We’d like to take the opportunity to introduce you to one of our Honorable mention winners for our "Office 2021 Design Challenge" competition – Yiling Shen and Yuchen Gao from Australia!

Honorable mention winners from Australia

We are two young designers undertaking the Master of Architecture at RMIT University while working in the architecture industry. Previously, Yiling has worked on the editorial team for ArchDaily, as well as interning with the Office of the Victorian Government Architect. Yuchen is a two times recipient of the Design Excellence Award at RMIT, as well as being shortlisted for the Victorian Premier’s Design Award and being involved in the Tallin Biennale. We also worked on the editorial team of Caliper Journal for the past two years, creating a platform for design dialogue among academics, students, and those working in the profession.

Brief information about the projects that you/your company have been involved with. For instance, what scale have you focused on/preferred, any significant projects where the company/ individuals have been involved?

We have always been interested in the relationships between architecture and the public, exploring this in various ways through projects and competitions. In 2019, we were finalists for the Future Park International Design Competition, where we explored how burial places could be integrated with public space through a city-wide master plan. Currently, we are working together on a project for Melbourne Design Week 2022, called F*** Marry Kill (Melbourne Buildings Edition). This consists of a website which uses the familiar language of dating apps to create a more accessible and fun interface for people to engage with architecture, and a subsequent physical exhibition showcasing the findings and comments from the website.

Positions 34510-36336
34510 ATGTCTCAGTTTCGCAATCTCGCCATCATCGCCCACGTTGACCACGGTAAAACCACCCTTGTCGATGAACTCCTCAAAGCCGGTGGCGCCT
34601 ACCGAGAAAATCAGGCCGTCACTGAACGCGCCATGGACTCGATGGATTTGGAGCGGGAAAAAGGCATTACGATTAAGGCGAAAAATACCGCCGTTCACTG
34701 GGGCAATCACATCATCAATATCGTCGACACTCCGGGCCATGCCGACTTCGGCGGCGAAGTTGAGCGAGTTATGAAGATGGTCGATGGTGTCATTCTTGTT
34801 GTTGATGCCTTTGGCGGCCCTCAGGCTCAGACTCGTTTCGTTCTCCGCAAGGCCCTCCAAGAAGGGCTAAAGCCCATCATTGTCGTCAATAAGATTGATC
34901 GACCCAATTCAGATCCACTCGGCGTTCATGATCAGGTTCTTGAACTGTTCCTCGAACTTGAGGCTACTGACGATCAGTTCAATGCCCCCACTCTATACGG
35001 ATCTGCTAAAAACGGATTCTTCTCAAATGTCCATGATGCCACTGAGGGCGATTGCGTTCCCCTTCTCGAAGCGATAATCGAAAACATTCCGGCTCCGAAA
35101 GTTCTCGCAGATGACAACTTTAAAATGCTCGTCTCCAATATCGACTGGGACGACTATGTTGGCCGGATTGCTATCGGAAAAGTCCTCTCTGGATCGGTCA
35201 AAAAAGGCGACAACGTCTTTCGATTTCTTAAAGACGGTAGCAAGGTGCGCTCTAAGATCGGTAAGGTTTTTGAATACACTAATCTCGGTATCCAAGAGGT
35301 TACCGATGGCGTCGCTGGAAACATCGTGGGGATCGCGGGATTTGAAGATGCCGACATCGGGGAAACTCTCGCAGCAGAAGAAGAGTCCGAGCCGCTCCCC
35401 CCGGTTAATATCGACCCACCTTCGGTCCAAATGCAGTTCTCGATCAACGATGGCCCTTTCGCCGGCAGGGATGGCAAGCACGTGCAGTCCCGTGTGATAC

What does architecture mean to you and what is the role of an architect in your society?

For us, architecture is first and foremost about people. It is not simply a beautiful, static object, but the envelope in which life happens. By creating the physical framework in which people live their lives, it has the capacity to enhance or challenge existing ways of living. By having people-focused architecture, it puts the variety of human experiences at the forefront of the design process, inevitably creating design outcomes which speak to the plural narratives of people, rather than a singular gesture. For us, the role of the architect is to recognise the potential of existing and future spaces to delight, confront, and question. It is to always look to the future, at ways in which our spaces can better facilitate our work, living, and play.

Why do you participate in architecture competitions?

We participate in architecture competitions in order to test out ideas, and concretise the goals of our future practice. Architecture competitions allow freedom from real-life constraints such as regulatory and budget demands, while also setting up an ideas-led brief to create the basis for the testing ground.

What advice would you give to individuals who struggle to decide whether it would be beneficial for them to participate in architecture competitions?

We would advise people to read the competition brief and consider whether it excites you, whether it gets the gears in your braining turning, and think about what you could learn from entering the competition. A lot of competition briefs give you the opportunity to test out ideas in a way you don’t have the chance to in real-life projects or even university Design Studio classes.

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